Precision in verbal engineering
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FinanceWriter was engaged to devise a communications strategy for the stockbroking arm of a global investment bank.
FinanceWriter was engaged to devise a communications strategy for the stockbroking arm of a global investment bank. Its CEO was worried his brokers’ research didn’t attract (grab!) the attention of asset managers: it wasn’t distinctive and, most importantly, it didn’t trigger trades.
Analysts compiling the research had fine academic backgrounds - some with double doctorates in their complex fields including biotechnology and pharmaceuticals. Others had distinguished experience working in the industries they covered. Despite this depth and wealth of knowledge, their research left their desired readership stone cold.
This wasn’t a straightforward assignment: fund managers are subject to tsunamis of advice, analysis and commentary. They could spend their lives reading the research and never trade (Some do, and they are seldom the worst performers!)
Bankers, investors or the press reading financial research, annual reports, thought leadership papers - or indeed almost any corporate or financial writing - are generally generalists. As generalists they can’t be presumed to have deep insight into every subject.
Often they don’t want to know too much about a subject: they want to quickly establish if it’s important to them and, if it is, to know how they can engage: find out more or ACT on the information.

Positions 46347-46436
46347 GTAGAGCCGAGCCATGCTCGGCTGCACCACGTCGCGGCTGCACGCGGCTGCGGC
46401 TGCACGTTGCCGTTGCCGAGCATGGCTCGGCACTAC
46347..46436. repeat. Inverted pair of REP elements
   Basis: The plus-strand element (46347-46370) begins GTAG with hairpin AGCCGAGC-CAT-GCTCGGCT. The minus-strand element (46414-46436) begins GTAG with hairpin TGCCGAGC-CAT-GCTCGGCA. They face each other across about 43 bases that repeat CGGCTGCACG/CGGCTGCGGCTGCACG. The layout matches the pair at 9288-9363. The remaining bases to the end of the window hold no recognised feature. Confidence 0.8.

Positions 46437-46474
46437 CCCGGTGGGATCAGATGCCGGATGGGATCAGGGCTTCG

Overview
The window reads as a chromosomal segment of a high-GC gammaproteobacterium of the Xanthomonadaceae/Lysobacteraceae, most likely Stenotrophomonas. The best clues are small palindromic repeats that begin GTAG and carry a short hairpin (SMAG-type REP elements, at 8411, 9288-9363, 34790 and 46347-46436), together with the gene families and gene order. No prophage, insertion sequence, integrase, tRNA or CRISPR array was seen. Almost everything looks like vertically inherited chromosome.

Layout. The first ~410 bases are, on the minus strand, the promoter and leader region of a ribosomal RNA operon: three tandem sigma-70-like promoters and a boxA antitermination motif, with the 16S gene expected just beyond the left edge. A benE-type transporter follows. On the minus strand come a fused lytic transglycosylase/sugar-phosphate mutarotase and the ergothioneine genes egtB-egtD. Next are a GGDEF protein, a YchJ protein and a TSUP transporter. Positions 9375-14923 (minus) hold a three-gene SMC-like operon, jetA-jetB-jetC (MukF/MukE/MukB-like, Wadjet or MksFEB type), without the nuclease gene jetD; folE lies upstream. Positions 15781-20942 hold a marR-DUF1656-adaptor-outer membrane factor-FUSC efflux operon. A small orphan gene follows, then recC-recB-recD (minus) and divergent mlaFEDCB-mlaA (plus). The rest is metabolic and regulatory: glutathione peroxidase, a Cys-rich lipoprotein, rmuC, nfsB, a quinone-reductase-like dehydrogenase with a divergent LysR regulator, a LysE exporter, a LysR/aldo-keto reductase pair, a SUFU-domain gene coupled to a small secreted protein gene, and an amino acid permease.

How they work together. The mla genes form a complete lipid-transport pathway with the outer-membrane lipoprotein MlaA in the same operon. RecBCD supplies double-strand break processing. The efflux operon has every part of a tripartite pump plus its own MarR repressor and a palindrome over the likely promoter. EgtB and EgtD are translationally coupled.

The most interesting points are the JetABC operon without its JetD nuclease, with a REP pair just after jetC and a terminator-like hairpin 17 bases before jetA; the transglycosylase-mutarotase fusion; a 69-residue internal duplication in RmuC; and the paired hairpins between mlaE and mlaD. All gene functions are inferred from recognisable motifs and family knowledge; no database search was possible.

The first question to ask when someone’s computer won’t work is usually pretty basic: “Have you plugged it in?” With research you ask: “Is it reaching the right people?” The markets were clearly defined – the research was definitely reaching the right audience.
Secondly, is the person writing the research up to the job? The analysts’ credentials were unimpeachable: they had either solid academic backgrounds or sector experience.
The CEO’s confusion was compounded when the results of a survey of asset manager clients revealed that they, “ALWAYS” read the research from his brokerage and it was, “very good”.
FinanceWriter delved deeper to discover that while fund managers felt the firm’s research was, “so important” it was, “very detailed and dense” so they put aside to read later, “when they had the time”. But since fund managers never have time, so of course they never actually got around to reading (or acting on) it.
In research on a biotechnology company, the analyst rambled, long-windedly on about the company and its metrics. There is no better cure for insomnia than an academic paper or a management report.
He mentioned, seemingly in passing, that one of the company’s cancer test drugs had successfully passed a major regulatory hurdle. In missing the point, by lacking clarity and emphasis, he missed the opportunity of both engage his client and drumming up business for his firm.
FinanceWriter’s solution was to train analysts to stop writing their research like academic papers and management reports. We showed how they could write their research clearly and concisely, highlighting the main points and headlining important developments.
The outcome was the firm’s transactions attributable to research rose dramatically, their engagement with asset manager clients improved and they won an award for the most improved research – or maybe that should have been the headline!